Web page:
Three months. Nine races. Twenty-one points.
The unlikely battle between reigning champion Fabio Quartararo and challenger Aleix Espargaró comes down to this.
When MotoGP packed up in Assen for its mid-season break the title race had developed a major wrinkle. Quartararo had started the race with a 34-point lead, and after qualifying second, he was favourite to extend it beyond a debilitating 40 points.
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But then he did the most un-Quartararo thing and crashed — not once but twice. With Espargaró. Just five laps into the race.
Espargaró responded with a top-shelf ride to fourth, closing the gap to 21 points and well inside the magic 25-point threshold for a clear race win.
The title was still alive.
But there’s so much more than just the championship at stake in the final nine rounds starting with this weekend’s British Grand Prix. While Quartararo and Espargaró are locked in their exclusive duel, Ducati still has a decision to make about the identity of Jack Miller’s replacement on the factory Desmosedici.
And that’s far from the only unresolved contract, with eight bikes still up for grabs.
MotoGP will inevitably say goodbye to some riders at season’s end. The battle is on to be sitting when the music stops.
Here’s where the 2022 season stands on the eve of its mid-year resumption.
IS THE TITLE FIGHT REALLY ON?
At just 21 points — or a little more than two points per race remaining — closing the gap is comfortably achievable for Aleix Espargaró and his plucky Aprilia team, at least on paper.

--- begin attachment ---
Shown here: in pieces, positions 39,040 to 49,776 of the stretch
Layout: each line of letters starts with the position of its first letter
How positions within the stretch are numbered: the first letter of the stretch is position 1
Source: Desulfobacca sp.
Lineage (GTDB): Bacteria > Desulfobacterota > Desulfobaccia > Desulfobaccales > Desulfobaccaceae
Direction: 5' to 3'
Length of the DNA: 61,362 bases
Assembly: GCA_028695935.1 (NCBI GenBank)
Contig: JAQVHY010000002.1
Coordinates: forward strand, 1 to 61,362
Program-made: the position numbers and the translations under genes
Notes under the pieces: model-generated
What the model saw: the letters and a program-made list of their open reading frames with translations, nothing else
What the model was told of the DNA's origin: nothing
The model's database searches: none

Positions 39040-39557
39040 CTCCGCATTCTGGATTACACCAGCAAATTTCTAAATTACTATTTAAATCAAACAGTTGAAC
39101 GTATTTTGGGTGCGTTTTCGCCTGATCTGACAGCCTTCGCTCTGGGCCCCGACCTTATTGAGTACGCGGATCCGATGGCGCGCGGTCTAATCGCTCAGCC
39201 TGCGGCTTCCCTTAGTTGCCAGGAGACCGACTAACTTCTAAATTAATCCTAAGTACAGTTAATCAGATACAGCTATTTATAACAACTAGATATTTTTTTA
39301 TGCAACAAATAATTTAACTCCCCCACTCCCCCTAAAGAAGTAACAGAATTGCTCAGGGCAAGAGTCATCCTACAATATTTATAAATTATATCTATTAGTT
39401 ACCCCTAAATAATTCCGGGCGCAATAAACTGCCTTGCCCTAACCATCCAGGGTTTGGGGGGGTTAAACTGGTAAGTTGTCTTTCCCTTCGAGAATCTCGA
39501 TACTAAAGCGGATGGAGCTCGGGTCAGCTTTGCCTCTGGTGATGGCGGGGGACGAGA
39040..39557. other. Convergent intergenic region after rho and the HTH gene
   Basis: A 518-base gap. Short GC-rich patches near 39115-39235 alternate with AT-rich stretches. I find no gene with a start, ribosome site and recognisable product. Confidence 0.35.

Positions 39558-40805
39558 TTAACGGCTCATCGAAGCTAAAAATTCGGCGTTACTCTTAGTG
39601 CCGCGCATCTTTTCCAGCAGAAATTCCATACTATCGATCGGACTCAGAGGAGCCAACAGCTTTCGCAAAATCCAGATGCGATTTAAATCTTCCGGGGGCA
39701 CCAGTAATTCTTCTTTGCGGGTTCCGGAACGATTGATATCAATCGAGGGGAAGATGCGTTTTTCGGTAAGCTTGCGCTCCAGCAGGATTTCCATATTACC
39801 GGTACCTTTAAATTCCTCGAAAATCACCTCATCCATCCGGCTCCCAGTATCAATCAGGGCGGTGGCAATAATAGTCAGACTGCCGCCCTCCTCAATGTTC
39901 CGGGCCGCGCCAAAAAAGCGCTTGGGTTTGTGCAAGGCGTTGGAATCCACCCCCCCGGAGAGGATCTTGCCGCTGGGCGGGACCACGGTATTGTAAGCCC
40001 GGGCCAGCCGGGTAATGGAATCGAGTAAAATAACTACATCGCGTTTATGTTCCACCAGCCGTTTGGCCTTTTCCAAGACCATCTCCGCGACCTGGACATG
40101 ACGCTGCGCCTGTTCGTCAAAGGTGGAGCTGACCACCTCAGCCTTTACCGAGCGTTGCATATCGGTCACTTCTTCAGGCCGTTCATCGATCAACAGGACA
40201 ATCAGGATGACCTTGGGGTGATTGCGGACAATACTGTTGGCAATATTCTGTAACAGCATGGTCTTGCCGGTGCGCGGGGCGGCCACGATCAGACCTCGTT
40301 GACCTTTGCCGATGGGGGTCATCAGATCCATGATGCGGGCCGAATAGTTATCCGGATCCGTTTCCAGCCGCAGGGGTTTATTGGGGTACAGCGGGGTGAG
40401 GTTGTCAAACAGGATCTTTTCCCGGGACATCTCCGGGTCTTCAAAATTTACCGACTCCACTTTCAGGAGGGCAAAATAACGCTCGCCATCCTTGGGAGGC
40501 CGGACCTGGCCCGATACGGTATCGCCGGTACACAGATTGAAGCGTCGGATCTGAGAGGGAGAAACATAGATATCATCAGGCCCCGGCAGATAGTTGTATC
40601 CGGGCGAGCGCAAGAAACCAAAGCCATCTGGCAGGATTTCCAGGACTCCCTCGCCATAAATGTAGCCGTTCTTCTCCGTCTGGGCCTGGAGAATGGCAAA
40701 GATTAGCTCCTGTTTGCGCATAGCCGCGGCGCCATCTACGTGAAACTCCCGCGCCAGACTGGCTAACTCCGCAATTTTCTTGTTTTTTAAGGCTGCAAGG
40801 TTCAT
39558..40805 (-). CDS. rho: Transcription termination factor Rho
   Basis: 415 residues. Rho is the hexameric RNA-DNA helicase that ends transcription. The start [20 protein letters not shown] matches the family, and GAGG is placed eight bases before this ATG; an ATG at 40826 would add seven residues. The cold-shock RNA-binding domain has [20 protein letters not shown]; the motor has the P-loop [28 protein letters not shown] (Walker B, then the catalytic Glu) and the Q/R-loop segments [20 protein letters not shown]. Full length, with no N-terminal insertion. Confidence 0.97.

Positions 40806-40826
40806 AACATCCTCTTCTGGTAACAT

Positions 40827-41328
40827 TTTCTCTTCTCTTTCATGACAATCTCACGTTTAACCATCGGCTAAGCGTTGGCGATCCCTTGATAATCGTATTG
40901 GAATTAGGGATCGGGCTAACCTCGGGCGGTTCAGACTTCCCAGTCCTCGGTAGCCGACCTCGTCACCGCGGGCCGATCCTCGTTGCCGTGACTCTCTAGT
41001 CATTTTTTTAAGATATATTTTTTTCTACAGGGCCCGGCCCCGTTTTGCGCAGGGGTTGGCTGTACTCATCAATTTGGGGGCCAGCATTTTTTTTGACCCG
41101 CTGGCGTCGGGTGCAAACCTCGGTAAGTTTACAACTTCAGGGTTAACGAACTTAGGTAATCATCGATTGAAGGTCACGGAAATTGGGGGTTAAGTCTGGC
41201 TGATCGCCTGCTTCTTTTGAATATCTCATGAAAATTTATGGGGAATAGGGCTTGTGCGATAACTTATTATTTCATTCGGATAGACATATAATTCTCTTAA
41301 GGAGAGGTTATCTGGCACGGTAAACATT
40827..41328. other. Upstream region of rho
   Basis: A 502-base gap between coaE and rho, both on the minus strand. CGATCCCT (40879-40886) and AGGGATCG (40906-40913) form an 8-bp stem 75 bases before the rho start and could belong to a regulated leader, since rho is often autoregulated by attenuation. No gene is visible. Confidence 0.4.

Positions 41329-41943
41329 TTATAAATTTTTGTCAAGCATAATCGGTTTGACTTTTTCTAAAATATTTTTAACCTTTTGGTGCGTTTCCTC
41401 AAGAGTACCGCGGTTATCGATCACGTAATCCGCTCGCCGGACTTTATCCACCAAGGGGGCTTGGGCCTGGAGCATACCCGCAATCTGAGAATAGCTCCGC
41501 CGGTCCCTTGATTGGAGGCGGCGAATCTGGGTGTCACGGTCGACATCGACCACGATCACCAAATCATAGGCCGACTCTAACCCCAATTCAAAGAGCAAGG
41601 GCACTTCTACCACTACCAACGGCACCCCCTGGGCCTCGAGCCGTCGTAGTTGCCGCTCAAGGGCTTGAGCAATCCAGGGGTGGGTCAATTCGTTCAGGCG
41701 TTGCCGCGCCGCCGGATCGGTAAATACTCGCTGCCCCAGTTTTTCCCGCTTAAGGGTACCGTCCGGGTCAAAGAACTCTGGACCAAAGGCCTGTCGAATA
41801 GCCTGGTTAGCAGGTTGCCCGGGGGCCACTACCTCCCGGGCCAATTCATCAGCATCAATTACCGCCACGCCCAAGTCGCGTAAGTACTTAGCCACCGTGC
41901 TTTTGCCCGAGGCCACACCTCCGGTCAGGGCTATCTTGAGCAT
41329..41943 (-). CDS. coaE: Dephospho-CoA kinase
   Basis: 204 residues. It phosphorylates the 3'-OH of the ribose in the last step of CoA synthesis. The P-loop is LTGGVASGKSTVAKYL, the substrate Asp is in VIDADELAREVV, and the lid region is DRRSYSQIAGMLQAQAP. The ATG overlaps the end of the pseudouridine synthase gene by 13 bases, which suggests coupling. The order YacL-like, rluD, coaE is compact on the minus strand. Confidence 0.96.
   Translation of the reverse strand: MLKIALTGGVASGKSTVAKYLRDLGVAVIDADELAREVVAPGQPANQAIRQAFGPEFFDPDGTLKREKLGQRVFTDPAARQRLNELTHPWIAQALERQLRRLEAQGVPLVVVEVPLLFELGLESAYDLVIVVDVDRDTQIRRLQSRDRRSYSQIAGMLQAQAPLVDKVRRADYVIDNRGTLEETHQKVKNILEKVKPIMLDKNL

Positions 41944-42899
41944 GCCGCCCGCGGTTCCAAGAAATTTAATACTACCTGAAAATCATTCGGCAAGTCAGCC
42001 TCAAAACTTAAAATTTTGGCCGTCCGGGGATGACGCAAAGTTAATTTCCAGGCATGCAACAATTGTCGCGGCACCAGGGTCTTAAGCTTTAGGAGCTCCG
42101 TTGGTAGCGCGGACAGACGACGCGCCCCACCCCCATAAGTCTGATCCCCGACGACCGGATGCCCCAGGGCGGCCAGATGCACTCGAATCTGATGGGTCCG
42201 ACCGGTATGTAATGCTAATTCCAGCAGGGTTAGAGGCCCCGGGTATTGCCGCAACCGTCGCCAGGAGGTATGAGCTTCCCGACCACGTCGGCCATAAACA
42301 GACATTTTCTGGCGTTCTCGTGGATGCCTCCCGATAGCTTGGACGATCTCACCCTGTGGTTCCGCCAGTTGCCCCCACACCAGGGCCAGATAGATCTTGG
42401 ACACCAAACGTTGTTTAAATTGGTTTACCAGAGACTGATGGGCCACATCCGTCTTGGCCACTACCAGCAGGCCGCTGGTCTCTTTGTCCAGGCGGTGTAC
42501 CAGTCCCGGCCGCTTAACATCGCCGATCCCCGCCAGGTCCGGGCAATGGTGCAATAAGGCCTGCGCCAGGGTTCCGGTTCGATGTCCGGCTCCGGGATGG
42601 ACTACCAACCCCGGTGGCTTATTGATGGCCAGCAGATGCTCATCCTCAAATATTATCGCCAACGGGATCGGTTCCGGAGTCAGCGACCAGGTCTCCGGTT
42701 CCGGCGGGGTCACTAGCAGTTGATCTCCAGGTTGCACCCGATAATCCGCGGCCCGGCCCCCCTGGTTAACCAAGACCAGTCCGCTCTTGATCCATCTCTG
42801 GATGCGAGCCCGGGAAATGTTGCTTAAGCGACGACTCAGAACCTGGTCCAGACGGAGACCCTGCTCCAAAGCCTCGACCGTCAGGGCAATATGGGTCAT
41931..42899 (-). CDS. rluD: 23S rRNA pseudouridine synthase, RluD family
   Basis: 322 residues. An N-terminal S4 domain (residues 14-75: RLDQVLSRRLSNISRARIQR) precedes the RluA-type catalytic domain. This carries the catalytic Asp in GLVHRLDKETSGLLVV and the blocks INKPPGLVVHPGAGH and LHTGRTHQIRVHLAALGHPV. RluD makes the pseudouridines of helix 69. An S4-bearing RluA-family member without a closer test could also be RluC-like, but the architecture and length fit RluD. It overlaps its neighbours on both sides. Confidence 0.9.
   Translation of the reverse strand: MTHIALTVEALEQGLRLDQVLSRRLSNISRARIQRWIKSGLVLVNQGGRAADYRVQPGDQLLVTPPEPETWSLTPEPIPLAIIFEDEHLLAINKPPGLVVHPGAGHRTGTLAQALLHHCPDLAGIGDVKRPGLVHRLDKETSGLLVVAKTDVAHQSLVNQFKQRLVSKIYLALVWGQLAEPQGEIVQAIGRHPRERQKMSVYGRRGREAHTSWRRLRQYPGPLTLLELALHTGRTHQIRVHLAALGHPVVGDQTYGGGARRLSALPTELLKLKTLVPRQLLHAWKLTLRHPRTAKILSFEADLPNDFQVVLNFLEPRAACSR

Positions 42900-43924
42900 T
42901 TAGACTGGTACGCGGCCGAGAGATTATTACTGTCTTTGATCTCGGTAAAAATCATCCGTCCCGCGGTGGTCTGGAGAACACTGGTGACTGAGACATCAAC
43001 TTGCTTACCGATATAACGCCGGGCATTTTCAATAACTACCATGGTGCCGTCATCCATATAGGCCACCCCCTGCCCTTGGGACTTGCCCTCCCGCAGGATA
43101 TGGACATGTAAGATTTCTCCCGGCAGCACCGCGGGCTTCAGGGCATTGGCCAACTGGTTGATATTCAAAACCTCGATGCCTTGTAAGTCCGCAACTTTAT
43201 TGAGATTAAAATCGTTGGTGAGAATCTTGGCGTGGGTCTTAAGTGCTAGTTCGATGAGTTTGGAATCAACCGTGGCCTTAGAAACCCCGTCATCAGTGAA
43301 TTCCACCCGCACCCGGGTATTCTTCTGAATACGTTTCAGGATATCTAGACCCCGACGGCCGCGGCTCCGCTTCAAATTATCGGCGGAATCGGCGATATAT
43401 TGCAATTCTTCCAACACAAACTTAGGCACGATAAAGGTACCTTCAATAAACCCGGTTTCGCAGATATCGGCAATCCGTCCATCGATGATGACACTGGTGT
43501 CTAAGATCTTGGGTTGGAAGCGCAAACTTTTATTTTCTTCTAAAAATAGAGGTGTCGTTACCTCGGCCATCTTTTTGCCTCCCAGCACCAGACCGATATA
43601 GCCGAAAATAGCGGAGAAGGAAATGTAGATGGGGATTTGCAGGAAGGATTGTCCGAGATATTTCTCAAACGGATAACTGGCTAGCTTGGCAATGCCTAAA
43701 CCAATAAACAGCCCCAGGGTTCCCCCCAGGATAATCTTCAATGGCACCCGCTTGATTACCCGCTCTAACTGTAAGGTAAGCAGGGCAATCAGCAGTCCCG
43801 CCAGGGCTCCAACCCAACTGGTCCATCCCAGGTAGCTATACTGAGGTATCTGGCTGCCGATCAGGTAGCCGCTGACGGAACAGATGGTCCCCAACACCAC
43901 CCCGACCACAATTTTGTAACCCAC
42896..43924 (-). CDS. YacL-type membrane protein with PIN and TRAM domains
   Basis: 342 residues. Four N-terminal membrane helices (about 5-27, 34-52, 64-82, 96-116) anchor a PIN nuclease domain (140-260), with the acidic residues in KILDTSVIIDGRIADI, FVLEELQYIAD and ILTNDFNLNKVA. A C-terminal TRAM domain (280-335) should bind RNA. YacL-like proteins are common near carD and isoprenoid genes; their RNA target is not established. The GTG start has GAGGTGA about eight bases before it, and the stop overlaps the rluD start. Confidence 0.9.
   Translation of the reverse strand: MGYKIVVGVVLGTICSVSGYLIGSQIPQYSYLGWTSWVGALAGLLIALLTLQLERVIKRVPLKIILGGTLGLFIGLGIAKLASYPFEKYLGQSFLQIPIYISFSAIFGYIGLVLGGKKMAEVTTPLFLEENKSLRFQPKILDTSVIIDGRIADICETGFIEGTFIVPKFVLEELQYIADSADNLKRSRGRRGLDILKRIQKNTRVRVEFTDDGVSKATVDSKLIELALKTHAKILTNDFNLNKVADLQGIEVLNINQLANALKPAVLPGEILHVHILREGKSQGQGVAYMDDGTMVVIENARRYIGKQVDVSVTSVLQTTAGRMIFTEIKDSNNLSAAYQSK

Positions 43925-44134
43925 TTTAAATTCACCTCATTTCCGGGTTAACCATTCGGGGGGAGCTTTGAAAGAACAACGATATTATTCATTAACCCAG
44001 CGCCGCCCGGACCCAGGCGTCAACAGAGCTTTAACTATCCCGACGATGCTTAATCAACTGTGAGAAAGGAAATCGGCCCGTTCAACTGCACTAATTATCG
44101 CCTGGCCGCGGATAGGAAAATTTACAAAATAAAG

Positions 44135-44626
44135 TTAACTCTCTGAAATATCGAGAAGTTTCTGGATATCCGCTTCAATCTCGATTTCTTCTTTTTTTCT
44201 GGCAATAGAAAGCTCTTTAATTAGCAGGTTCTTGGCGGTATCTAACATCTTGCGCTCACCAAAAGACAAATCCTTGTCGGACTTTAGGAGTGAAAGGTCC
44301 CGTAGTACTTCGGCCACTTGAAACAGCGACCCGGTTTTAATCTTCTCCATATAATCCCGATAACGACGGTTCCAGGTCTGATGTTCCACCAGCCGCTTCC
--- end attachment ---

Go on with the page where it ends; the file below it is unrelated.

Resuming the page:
Espargaró has been the season’s most consistent rider, arguably behind only Quartararo. He hasn’t finished lower than fifth since April, and his four-podium streak between Portugal and Italy is the longest run of rostrums of any rider this season.
He also ended the first half of the season on a high, charging through the field in recovery from his Quartararo crash to finish a superb fourth, including that double overtake on the battling Jack Miller and Brad Binder through the final two corners, thoroughly earning the 13 points he made up on the championship lead.
Combined with teammate Jorge Martin’s first Aprilia podium, it even projected Noale to the top of the teams title standings. Not a bad day’s work.
But it’s only this weekend that the real work starts.
Espargaró’s composure this season has been impressive to the point it’s almost out of character. He’s finally fully at one with the bike, which he’s been building up since 2017, and riding freely.
This weekend, however, the pressure starts to ramp up. The end is in sight, and the mental arithmetic to make it there starts to creep into the consciousness.
Already going into the break Espargaró hinted at the toll the title challenge was taking on him.
“Sincerely, I’m very tired. I’m super, super exhausted,” he said in Assen, per Autosport. “I need rest.
“Especially mentally this year for me it’s completely different to other years, which I suppose is normal; I’m fighting for the title.
“I really need rest for my mind, to disconnect.”
It’s a weakness unlikely to be afflicting Quartararo, who’s been there and done that now. As the reigning champion, the title’s being fought on his turf.
And Fabio’s still the favourite. He’s scored more podiums than anyone else this season, and his complaints about the bike earlier in the campaign have long been forgotten to the point that even he’s since admitted he needed to stop complaining and knuckle down.
Even so, this weekend’s British Grand Prix is something of a danger race for him. For one, last year’s victory was just the second time in his entire racing career he’s scored points in Britain.
But more pertinent is that he’s carrying a long-lap penalty for his crash with Espargaró he’ll need to serve early in the race.